Law360 quoted me in With Lessons Learned, FHFA Lets Mortgage Giants Ease Credit (behind a paywall). It reads in part,
The Federal Housing Finance Agency’s plan to boost mortgage lending by allowing Fannie Mae and Freddie Mac to purchase loans with 3 percent down payments may stir housing bubble memories, but experts say better underwriting standards and other protections should prevent the worst subprime lending practices from returning.
FHFA Director Mel Watt on Monday said that his agency would lower the down payment requirement for borrowers to receive the government-sponsored enterprises’ support in a bid to get more first-time and lower-income borrowers access to mortgage credit and into their own homes.
However, unlike the experience of the housing bubble years — where subprime lenders engaged in shoddy and in some cases fraudulent underwriting practices and borrowers took on more home than they could afford — the lower down payment requirements would be accompanied by tighter underwriting and risk-sharing standards, Watt said.
“Through these revised guidelines, we believe that the enterprises will be able to responsibly serve a targeted segment of creditworthy borrowers with lower down payment mortgages by taking into account ‘compensating factors,’” Watt said at the Mortgage Bankers Association’s annual meeting in Las Vegas, according to prepared remarks.
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The realities of the modern mortgage market, and the new rules that are overseeing it, should prevent the lower down payment requirements from leading to Fannie Mae, Freddie Mac, and by extension taxpayers taking on undue risk, Brooklyn Law School professor David Reiss said.
Tighter underwriting requirements such as the Consumer Financial Protection Bureau’s qualified mortgage standard and ability to repay rules have made it less likely that people are taking on loans that they cannot afford, he said.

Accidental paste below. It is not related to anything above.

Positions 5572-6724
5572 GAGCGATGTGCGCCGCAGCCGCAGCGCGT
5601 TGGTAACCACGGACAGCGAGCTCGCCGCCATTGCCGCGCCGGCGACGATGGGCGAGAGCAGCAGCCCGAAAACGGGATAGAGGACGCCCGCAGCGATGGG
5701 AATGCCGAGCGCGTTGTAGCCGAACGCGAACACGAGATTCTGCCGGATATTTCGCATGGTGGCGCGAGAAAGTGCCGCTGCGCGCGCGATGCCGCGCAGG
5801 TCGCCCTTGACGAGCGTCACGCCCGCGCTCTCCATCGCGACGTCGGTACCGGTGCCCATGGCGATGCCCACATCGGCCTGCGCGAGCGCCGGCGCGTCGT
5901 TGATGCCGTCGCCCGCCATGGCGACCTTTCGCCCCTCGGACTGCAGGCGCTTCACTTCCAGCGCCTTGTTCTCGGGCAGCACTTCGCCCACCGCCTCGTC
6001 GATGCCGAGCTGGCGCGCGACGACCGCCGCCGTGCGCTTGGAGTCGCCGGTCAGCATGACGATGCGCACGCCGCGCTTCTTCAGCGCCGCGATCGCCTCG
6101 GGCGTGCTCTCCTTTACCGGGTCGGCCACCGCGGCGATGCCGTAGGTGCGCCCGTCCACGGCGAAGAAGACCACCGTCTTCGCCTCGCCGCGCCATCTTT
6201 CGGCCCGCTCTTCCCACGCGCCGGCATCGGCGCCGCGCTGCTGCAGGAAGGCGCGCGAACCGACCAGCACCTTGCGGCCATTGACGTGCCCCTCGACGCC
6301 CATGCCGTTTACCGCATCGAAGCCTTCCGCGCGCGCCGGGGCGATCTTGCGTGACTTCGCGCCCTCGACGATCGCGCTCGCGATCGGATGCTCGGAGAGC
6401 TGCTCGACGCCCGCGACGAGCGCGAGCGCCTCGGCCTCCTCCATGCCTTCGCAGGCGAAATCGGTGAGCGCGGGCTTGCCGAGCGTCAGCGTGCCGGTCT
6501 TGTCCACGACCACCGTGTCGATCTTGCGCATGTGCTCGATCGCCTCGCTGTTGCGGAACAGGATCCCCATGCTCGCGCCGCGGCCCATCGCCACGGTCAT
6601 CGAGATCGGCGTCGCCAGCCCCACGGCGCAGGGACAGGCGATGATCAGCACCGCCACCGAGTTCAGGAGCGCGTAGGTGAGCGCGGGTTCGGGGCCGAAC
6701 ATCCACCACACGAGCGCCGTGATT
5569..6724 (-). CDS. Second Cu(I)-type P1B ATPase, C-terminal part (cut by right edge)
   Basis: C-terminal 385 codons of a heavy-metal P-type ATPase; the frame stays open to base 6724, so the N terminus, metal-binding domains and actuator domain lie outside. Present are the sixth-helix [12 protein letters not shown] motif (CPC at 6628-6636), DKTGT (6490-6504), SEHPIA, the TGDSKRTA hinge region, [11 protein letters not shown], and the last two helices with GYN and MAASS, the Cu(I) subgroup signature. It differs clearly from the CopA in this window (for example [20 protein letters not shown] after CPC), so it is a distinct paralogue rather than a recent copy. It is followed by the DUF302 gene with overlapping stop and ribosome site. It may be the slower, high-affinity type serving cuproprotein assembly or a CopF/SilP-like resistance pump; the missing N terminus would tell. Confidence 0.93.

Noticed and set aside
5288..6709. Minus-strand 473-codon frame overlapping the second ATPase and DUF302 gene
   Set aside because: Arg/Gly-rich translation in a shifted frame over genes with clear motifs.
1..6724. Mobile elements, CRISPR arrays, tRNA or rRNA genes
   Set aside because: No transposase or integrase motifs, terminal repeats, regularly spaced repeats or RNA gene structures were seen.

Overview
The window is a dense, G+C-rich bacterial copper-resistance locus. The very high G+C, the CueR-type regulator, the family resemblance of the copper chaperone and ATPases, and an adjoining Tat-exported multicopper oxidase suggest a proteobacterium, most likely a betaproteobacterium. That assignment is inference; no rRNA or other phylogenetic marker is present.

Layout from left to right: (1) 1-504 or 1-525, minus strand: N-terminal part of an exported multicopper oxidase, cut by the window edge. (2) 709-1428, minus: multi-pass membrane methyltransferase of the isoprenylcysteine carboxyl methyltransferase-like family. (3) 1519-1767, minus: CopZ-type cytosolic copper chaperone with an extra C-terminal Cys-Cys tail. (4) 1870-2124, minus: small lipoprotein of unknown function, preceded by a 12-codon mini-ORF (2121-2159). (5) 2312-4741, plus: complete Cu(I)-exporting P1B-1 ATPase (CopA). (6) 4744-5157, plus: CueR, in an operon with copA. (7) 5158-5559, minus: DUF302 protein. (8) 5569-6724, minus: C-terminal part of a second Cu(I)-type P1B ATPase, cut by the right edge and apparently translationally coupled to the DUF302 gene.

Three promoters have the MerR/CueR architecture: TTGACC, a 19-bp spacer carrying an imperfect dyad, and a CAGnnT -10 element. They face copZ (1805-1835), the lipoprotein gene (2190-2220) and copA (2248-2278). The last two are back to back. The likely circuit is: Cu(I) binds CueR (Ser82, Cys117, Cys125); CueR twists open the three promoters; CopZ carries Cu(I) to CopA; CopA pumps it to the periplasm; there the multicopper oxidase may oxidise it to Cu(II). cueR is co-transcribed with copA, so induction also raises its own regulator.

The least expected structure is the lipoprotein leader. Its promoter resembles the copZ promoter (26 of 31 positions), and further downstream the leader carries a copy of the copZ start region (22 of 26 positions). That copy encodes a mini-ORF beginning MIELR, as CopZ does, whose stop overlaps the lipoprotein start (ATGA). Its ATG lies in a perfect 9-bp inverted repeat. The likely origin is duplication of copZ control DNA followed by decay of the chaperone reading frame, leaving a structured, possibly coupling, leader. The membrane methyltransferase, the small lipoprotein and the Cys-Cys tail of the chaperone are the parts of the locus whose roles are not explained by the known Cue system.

Prior to the crisis, many subprime mortgages had the toxic mix of low credit scores, low down payments and low documentation of the ability to repay, Reiss said.
“If you don’t have too many of those characteristics, there is evidence that loans are sustainable” even with a lower down payment, he said.
The FHFA is also pushing for private actors to take on more mortgage credit risk as a way to shrink Fannie Mae and Freddie Mac. There is a very good chance that private mortgage insurers could step in to take on the additional risks to the system from lower down payments, rather than taxpayers, Platt said.
“You’ll need a mortgage insurer to agree to those lower down payment requirements because they’re going to have to bear the risk of that loss,” he said.
The 97 percent loan-to-value ratio that the FHFA will allow for Fannie Mae and Freddie Mac backing is not significantly higher than the 95 percent that is currently in place, Platt said.
Having the additional risk fall to insurers could mean that the system can handle that additional risk, particularly with the FHFA looking to increase capital requirements for mortgage insurers, Reiss said.
“It could be that the whole system is capitalized enough to take this risk,” he said.